Nobody can say why the Virgin of Guadalupe would appear on a hunk of rock formed millions of years before the birth of Jesus.
But David Nunez says the image is unmistakable -- a bluish-black stain on the football-sized rock outlines what looks like the Holy Mother.
Nunez’s father found the partially buried boulder while looking for landscaping rocks in an Oakdale, Calif., orchard. Nunez and his father, Jesus -- both Catholics from Merced -- insist that it's hard to dispute that the image resembles the famous image of the Virgin of Guadalupe.
"Everybody thought it looked like a turtle shell, but once he brought it home, we saw a figure on it," Nunez recalled.
Friends have called it a miracle.
Father Harvey Fonseca, of Livingston's Saint Jude Thaddeus Roman Catholic Church, isn't so sure.
He recalled a time when a window featured streaks that also seemed to mimic the Virgin Mary.
"People see what they want to see," said Fonseca, who hasn't examined the rock. "It's usually just a coincidence when something looks like something else. For me, it would have to be a great likeness. Then again, God is the one who makes mineral formations, so if he chooses to have an image appear on a rock, he can do it."
The rock is a 14-pound caramel-brown and chalkboard black hunk of gneiss, a banded metamorphic rock that started out as sandstone and shale, according to Rob Rogers, a professor of geology at Cal State Stanislaus in Turlock. Rogers didn't examine the rock in person, but reviewed several photos e-mailed to him.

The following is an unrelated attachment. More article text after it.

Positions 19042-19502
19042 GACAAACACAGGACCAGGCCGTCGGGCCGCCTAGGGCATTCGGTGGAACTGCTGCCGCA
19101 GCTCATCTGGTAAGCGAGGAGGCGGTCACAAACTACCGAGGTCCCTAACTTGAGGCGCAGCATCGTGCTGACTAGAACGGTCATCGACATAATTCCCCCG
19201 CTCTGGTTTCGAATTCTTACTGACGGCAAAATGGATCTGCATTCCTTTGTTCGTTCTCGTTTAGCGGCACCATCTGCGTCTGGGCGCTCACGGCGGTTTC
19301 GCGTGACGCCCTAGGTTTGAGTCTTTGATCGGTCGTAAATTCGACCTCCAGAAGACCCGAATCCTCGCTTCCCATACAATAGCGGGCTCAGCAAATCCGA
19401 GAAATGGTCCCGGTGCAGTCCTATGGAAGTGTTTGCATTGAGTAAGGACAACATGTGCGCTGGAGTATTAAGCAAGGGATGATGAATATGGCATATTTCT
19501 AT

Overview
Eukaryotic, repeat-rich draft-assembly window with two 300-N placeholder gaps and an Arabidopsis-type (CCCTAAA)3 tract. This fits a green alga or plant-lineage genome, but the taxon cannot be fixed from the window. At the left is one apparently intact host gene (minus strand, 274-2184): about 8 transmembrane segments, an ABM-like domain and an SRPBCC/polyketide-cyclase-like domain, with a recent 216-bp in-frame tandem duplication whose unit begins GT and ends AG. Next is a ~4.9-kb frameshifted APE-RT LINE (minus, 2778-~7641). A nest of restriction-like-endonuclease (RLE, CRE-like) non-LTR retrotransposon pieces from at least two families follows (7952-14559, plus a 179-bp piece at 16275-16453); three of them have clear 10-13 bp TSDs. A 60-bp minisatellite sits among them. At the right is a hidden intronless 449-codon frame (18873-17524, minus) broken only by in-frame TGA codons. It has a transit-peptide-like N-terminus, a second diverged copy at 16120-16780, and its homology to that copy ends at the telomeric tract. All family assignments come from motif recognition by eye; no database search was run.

The original sandstone and shale were deeply buried and subjected to high levels of heat and pressure, probably when today's Sierra were formed between 40 and 140 million years ago, Rogers said. The rock's rounded edges suggest that it was moved by water from the mountains into the Valley, probably during a flood event in the last 3 million years, he added.
The Virgin of Guadalupe is said to be an image of Mary, the mother of Jesus Christ. According to Catholics, Mary appeared to a Mexican peasant named Juan Diego in the 16th century. To prove it was a miracle, her image then formed itself on Diego's cloak. People say that appearances of the image since then indicate some kind of religious sign.
Historically, appearances of the Virgin of Guadalupe are associated with hope and healing, said Max Hallman, a professor of humanities at Merced College.
"With all the economic problems and stress in our area, some may interpret it as a hopeful sign," he said.
Like Fonseca, however, Hallman points out that people will see what they're inclined to see.
"Culturally, people in India may have seen a Hindu goddess on it. If you've never heard of the Virgin of Guadalupe, you wouldn't have seen it. Visions are culturally dependent," he said.
Rogers, the geologist, said he couldn't see the image in the e-mailed photos of the rock.
"I must lack imagination," he said.
Brandon Bowers is online content editor for the Merced Sun-Star. He can be reached at firstname.lastname@example.org.